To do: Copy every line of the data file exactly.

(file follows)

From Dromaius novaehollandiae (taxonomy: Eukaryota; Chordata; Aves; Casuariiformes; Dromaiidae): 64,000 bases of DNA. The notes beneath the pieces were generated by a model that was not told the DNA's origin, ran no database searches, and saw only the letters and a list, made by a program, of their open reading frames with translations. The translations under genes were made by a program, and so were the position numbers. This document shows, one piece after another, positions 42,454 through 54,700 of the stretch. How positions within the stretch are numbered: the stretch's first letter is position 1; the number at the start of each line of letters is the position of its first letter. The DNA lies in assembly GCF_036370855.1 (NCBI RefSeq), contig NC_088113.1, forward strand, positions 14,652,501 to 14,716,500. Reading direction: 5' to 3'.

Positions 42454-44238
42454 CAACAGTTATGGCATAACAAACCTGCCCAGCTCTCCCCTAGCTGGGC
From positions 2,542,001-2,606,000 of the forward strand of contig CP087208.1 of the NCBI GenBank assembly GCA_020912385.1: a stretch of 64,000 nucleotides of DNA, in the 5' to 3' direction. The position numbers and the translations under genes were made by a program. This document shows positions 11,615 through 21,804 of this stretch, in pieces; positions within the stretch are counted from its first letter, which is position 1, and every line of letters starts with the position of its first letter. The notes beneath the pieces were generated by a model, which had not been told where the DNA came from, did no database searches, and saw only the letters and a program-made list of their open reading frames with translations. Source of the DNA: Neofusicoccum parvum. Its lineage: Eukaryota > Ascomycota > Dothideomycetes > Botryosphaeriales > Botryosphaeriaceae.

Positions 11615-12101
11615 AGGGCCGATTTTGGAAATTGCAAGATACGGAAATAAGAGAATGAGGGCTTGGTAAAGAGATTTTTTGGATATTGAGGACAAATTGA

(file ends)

From Dromaius novaehollandiae (taxonomy: Eukaryota; Chordata; Aves; Casuariiformes; Dromaiidae): 64,000 bases of DNA. The notes beneath the pieces were generated by a model that was not told the DNA's origin, ran no database searches, and saw only the letters and a list, made by a program, of their open reading frames with translations. The translations under genes were made by a program, and so were the position numbers. This document shows, one piece after another, positions 42,454 through 54,700 of the stretch. How positions within the stretch are numbered: the stretch's first letter is position 1; the number at the start of each line of letters is the position of its first letter. The DNA lies in assembly GCF_036370855.1 (NCBI RefSeq), contig NC_088113.1, forward strand, positions 14,652,501 to 14,716,500. Reading direction: 5' to 3'.

Positions 42454-44238
42454 CAACAGTTATGGCATAACAAACCTGCCCAGCTCTCCCCTAGCTGGGC
From positions 2,542,001-2,606,000 of the forward strand of contig CP087208.1 of the NCBI GenBank assembly GCA_020912385.1: a stretch of 64,000 nucleotides of DNA, in the 5' to 3' direction. The position numbers and the translations under genes were made by a program. This document shows positions 11,615 through 21,804 of this stretch, in pieces; positions within the stretch are counted from its first letter, which is position 1, and every line of letters starts with the position of its first letter. The notes beneath the pieces were generated by a model, which had not been told where the DNA came from, did no database searches, and saw only the letters and a program-made list of their open reading frames with translations. Source of the DNA: Neofusicoccum parvum. Its lineage: Eukaryota > Ascomycota > Dothideomycetes > Botryosphaeriales > Botryosphaeriaceae.

Positions 11615-12101
11615 AGGGCCGATTTTGGAAATTGCAAGATACGGAAATAAGAGAATGAGGGCTTGGTAAAGAGATTTTTTGGATATTGAGGACAAATTGA